Susan Coll

Book Review
The New York Times
A Love Letter to Old-Fashioned Department Stores

They sell frocks at F. G. Goode’s, these women in black, and when they arrive for work they don rayon crepe dresses that smell of frequent dry cleaning, cheap talcum powder and sweat. Do not confuse the Ladies’ Cocktail Frocks Department, where some of them work, with Day Frocks or Evening Frocks or exclusive Model Gowns. The last carries one-of-a-kind dresses, which means you won’t run into someone wearing the same thing unless she bought it in Melbourne. But “who goes to Melbourne?”

Department store particulars are part of the charm of Madeleine St. John’s “The Women in Black,” a deceptively smart comic gem that tracks four women through the pandemonium of one holiday season in 1950s Sydney. St. John, who died in 2006, was the first Australian woman to be shortlisted for the Booker Prize (for a later novel, “The Essence of the Thing”), and though the plotlines here are somewhat reductive — marriage, dating and dresses are the characters’ central preoccupations — the book is laced with a fierce intelligence that captures the limited options for women and postwar xenophobic views.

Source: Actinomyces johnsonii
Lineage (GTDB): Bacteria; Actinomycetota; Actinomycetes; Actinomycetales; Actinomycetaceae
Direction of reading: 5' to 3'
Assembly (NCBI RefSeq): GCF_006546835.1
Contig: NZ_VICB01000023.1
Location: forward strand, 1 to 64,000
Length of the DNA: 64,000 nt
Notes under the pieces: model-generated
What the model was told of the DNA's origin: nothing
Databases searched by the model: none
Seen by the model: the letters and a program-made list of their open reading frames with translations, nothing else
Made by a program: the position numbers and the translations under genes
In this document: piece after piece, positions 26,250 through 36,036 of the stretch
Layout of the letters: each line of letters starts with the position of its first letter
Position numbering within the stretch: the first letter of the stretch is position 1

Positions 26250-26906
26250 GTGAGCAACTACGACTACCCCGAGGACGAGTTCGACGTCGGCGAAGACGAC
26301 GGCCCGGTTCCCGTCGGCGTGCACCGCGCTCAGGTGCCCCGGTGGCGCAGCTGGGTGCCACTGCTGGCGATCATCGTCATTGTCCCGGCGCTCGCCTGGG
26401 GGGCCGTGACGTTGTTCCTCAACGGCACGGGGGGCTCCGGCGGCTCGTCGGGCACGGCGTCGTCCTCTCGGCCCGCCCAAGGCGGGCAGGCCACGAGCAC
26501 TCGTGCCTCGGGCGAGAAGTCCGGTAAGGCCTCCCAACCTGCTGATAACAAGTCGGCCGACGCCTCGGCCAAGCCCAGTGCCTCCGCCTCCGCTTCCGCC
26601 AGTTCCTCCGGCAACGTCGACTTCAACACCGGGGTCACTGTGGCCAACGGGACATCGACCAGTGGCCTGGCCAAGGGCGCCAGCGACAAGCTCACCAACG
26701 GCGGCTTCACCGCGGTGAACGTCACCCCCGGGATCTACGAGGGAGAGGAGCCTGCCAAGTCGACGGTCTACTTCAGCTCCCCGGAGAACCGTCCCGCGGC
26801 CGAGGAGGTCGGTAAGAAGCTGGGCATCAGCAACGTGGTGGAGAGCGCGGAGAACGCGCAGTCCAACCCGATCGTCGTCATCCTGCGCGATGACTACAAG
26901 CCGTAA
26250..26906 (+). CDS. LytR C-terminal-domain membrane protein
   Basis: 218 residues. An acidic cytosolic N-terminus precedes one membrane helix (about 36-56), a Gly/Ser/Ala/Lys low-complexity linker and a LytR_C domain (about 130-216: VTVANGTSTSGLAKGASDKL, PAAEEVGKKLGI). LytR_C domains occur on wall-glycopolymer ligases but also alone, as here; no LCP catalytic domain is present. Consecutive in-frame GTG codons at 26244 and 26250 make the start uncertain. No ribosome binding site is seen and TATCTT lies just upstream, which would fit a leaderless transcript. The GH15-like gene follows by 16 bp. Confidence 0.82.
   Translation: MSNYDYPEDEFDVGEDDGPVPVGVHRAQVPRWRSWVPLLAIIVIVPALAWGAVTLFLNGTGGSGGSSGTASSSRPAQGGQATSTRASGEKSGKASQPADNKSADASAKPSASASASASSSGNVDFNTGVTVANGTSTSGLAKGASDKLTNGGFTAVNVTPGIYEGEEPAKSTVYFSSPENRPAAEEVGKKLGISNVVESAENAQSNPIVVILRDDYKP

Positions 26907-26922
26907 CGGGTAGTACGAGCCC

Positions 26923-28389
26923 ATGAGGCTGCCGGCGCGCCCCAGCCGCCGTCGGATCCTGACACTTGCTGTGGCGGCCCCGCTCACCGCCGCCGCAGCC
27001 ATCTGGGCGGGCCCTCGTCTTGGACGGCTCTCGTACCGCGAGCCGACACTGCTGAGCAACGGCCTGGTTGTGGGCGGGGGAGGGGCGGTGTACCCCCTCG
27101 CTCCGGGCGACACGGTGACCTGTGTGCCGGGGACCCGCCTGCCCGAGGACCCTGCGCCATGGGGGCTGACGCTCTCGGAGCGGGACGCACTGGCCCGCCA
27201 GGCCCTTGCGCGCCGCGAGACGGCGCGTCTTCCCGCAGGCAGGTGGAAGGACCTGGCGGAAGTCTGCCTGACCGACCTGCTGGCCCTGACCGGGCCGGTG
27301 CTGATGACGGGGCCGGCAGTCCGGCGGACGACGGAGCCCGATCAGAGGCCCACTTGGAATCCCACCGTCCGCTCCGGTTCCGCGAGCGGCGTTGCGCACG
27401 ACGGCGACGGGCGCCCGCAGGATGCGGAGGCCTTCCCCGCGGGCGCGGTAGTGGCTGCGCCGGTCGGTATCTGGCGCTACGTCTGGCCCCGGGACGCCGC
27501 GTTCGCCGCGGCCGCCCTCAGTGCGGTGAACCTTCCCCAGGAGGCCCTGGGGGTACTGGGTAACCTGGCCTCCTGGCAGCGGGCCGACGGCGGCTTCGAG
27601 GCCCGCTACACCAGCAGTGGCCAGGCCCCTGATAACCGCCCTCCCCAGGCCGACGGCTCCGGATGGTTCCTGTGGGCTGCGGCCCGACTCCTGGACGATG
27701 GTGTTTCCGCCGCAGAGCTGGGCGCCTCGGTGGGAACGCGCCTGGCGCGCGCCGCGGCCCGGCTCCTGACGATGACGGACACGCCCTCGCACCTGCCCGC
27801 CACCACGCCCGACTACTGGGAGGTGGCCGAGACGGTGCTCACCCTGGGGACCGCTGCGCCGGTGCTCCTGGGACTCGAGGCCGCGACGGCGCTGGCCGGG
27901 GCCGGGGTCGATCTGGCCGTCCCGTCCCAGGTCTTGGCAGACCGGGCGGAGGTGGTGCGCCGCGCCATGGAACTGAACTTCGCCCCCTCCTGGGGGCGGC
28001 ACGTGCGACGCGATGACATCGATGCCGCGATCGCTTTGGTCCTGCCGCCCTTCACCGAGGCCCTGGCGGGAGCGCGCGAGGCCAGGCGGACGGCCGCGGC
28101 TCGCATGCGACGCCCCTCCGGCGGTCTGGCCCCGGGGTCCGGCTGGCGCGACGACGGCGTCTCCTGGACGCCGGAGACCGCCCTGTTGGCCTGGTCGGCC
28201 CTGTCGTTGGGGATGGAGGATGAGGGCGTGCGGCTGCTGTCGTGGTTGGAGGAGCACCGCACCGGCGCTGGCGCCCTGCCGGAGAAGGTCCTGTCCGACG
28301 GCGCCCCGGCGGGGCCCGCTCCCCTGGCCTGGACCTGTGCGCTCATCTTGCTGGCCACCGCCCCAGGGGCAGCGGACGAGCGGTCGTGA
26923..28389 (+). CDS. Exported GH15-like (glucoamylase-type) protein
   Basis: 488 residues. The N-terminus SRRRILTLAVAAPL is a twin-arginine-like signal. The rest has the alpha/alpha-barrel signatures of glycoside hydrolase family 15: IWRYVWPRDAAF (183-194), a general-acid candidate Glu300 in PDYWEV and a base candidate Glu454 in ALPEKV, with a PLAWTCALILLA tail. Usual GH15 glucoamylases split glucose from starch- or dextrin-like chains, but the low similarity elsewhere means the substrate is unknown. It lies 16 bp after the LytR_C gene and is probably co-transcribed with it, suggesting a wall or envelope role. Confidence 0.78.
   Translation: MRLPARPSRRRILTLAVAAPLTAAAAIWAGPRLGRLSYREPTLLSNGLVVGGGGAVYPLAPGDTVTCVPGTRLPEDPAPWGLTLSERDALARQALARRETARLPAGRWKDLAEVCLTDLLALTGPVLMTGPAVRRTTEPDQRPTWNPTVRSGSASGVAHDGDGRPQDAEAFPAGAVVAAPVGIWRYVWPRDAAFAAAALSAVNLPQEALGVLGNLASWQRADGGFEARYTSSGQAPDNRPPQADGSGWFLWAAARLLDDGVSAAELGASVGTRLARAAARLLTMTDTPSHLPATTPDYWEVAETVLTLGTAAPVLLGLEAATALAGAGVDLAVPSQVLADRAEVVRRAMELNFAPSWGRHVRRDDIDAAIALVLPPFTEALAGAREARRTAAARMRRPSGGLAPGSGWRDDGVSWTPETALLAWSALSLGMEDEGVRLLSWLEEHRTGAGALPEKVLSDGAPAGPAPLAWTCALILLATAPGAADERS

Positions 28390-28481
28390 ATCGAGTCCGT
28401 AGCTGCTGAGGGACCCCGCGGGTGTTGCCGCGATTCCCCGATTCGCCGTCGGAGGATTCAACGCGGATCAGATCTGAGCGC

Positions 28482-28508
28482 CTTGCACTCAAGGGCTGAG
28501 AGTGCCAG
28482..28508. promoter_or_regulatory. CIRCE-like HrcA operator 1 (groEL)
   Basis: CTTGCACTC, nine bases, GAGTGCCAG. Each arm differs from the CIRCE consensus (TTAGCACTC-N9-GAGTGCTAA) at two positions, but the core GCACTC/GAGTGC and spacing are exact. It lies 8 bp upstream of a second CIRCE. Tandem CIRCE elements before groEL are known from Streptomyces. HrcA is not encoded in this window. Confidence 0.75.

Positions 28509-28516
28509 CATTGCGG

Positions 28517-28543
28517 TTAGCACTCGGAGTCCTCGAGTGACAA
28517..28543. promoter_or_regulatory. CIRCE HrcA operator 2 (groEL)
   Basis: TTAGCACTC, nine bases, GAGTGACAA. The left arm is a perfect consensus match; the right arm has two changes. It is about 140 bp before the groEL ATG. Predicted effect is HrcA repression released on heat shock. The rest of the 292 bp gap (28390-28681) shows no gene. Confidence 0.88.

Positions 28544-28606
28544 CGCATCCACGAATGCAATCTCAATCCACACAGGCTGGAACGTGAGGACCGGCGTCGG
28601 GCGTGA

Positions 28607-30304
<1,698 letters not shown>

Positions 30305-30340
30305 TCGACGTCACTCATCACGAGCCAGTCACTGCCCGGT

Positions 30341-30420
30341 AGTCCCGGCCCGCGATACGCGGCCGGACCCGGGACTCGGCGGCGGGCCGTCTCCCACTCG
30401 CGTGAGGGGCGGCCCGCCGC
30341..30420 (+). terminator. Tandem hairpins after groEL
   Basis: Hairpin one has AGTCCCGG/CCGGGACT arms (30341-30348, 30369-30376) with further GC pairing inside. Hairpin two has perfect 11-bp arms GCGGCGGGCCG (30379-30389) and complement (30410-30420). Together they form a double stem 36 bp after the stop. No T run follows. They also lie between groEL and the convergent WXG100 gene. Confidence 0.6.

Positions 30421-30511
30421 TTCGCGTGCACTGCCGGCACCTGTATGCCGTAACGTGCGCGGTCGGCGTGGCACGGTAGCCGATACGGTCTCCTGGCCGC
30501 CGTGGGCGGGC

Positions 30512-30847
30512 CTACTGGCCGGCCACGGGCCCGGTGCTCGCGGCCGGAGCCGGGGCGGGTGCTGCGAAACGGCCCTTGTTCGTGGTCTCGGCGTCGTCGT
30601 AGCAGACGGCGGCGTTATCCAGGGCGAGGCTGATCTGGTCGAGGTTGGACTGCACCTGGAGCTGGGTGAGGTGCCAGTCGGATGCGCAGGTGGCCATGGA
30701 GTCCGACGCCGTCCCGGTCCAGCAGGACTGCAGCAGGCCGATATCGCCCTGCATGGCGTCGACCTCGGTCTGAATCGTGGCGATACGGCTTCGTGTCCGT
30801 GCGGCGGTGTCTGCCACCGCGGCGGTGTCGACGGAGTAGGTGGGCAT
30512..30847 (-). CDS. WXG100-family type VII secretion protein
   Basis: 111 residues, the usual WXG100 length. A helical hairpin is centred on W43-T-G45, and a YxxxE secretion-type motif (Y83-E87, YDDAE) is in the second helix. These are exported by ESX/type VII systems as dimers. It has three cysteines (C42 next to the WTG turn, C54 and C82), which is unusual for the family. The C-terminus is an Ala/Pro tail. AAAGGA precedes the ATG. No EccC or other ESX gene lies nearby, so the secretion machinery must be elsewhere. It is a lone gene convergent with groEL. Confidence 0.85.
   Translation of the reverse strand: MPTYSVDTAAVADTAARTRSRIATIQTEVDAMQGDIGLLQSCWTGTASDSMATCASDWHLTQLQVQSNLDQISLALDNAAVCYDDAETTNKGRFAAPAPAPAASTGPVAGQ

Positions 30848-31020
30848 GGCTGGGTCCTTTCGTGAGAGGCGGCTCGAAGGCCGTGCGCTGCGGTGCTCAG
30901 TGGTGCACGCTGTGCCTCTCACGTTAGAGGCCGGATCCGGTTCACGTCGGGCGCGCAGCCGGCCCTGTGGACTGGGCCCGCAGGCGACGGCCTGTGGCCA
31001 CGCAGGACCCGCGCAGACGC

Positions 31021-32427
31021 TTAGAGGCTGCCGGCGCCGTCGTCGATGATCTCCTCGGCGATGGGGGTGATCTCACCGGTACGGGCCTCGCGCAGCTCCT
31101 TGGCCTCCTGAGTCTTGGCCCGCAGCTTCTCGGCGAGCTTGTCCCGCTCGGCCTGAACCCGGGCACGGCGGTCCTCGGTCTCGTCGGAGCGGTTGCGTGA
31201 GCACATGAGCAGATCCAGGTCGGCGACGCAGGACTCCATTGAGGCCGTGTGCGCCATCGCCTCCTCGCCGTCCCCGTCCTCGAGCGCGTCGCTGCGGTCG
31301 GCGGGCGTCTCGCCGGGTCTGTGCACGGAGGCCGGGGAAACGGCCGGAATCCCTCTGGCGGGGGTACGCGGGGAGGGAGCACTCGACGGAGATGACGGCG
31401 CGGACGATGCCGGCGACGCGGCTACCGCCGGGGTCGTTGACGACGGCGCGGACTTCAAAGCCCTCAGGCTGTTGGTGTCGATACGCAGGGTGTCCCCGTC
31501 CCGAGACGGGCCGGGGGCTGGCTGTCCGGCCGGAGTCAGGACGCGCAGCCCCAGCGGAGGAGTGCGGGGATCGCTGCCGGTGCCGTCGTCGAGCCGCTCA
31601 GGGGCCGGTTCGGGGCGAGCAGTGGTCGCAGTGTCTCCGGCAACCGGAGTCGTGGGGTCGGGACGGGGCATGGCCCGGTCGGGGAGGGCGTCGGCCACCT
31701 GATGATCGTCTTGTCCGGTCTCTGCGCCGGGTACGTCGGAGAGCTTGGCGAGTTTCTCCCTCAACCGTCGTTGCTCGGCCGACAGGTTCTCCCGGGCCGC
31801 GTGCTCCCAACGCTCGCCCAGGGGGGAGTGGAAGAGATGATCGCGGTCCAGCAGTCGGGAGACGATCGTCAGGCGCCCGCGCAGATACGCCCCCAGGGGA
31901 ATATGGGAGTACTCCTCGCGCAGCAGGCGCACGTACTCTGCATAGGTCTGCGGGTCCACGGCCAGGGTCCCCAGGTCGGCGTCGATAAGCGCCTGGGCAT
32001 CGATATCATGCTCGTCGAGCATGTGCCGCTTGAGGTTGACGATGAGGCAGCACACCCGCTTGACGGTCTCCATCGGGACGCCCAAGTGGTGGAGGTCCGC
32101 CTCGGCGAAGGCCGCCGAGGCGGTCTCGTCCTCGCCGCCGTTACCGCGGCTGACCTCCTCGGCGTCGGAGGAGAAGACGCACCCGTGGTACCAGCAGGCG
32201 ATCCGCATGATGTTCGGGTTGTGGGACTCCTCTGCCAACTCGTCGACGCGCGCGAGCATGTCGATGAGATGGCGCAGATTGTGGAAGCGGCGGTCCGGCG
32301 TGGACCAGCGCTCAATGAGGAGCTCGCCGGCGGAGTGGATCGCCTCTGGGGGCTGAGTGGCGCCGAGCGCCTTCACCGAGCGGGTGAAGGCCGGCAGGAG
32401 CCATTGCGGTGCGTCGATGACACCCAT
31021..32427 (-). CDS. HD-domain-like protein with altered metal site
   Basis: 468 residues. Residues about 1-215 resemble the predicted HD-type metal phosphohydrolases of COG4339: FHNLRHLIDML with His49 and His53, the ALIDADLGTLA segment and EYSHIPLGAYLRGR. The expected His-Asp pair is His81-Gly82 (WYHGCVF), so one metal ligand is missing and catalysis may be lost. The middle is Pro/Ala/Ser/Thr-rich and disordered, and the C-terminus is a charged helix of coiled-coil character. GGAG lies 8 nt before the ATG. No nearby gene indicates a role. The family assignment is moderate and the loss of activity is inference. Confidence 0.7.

It’s also a love letter to department stores of yore, and to the operatic flow of trade. “It was a wonderful spectacle,” Mr. Ryder, the floor manager, observes, looking out onto the Goode’s sales floor. “All of human life is here.”

Read the full article at The New York Times
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